Some of us have been playing fast and loose with our mask-wearing, but that ends this week. On Wednesday, April 8, City of Miami Mayor Francis Suarez signed an order that requires residents to wear one in public. Specifically, if you’re at an essential business or working at one—from grocery stores and pharmacies to lawyers’ offices—you should be wearing a mask.
With masks in short supply, the problem now is finding one. The good news is that, according to the CDC, DIY face-coverings are now recommended to help keep the virus from spreading. The bad news is that not all of us can sew or are handy enough to make our own. For that, we turn to these Miami designers who are making masks locally. Many are available for same-day pick-up while others can be shipped directly to your home. No excuses not to wear one, people.
Look like a chic bank robber in Krel Wear’s handknit masks. Designer Karel Levy makes them herself in her Miami studio and offers an array of colors to choose from. The masks can be worn now with a filter for extra protection or repurposed later to rock on a ski trip or any cold-weather destination. Plus, Levy’s donating $10 from every sale to a charity fighting the virus. Order online and get it shipped or opt for local delivery if you live in Miami.
The UpCycle Foundation
The sustainable fashion nonprofit partnered with local seamstresses and designers to produce thousands of masks for communities and first responders affected by the shortage. Each one is made with two layers of 100-percent cotton derived from misprinted t-shirts that were donated to the foundation. Customers can purchase for themselves online as well as buy a mask for UpCycle to donate to first responders and other frontline workers.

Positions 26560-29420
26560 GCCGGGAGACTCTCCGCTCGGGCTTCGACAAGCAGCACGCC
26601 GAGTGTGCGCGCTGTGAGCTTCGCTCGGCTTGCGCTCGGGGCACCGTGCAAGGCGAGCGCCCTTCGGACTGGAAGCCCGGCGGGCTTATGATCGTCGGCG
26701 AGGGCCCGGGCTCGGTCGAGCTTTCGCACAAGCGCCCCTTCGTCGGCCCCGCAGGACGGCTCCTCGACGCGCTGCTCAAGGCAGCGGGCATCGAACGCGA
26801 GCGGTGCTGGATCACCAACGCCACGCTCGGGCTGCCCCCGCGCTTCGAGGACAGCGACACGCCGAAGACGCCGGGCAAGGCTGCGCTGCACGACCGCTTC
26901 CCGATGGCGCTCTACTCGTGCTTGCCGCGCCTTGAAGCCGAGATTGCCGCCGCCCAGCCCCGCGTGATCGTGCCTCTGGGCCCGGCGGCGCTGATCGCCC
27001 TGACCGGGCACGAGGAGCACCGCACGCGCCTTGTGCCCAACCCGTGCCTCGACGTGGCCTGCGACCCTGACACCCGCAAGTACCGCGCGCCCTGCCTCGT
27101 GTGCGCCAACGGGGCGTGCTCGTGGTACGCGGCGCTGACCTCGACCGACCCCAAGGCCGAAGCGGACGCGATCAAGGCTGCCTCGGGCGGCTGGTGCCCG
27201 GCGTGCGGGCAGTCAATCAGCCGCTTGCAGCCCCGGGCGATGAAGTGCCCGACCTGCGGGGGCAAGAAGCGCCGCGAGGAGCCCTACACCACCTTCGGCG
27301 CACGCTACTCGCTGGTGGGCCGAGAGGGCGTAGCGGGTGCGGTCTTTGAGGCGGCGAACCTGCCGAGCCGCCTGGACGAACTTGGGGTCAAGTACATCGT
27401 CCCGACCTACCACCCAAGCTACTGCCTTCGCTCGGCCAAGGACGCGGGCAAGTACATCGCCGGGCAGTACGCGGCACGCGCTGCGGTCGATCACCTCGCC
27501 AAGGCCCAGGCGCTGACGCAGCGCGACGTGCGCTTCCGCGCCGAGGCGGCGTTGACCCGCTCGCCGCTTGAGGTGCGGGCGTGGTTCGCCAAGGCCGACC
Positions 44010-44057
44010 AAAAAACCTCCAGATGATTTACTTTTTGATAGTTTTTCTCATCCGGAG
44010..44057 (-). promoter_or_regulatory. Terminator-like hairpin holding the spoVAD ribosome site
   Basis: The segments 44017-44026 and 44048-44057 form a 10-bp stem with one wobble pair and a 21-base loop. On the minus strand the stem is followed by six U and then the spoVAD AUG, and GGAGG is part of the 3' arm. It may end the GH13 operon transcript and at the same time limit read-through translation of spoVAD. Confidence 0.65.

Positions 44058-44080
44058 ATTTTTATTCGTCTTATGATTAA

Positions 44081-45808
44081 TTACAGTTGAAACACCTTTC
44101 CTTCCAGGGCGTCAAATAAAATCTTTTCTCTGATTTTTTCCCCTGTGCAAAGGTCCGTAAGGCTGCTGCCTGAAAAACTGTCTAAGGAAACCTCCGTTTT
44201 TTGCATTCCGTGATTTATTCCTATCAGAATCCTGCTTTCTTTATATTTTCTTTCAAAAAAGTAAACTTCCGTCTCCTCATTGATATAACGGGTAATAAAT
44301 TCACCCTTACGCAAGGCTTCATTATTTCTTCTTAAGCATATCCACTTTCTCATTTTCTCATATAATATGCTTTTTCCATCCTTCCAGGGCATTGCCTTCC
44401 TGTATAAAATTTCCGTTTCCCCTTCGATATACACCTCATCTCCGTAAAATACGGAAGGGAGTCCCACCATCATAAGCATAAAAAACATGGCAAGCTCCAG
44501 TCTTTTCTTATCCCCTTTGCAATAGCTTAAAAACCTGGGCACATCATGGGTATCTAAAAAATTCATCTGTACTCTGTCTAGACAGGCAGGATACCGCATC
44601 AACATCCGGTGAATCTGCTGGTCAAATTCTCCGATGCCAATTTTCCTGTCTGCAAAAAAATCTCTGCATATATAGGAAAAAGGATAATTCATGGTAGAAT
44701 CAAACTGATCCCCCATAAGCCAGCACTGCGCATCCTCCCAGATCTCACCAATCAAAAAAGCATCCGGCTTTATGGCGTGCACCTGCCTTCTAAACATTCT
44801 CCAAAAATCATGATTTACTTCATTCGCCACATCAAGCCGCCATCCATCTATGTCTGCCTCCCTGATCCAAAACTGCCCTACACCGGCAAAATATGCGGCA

Martha of Miami
The queen of tees with funny Cuban dichos and irreverent pins is now churning out clever masks. People can buy her Tápate la Boca polyester masks online for $10 and it will be delivered within a week to 10 days. For every mask sold, Martha is donating one to a healthcare or frontline worker in need. Customers can also make a donation online by opting to purchase and donate both.
The local swimwear designer went from making ’kinis to sewing reusable face masks, both for retail and to donate to area hospitals. Each one is a cotton/poly blend with a filtered liner and a wire around the nose to keep you from feeling claustrophobic. Not only are they available in a range of colors and designs, but companies can also buy in bulk and get them customized.Shipping takes about three to five business days but local customers can elect for contactless pick-up at the brand’s North Miami location.
Miami-based designer Danielle Pinder halted her swimwear production and is now making face masks for adults and children, which are decked in an adorable pattern for the little ones. The reusable masks are sold in packs of three and feature a two-ply method that allows you to insert your own filter. Customers may also purchase masks for donations to be distributed by D Brie to medical facilities.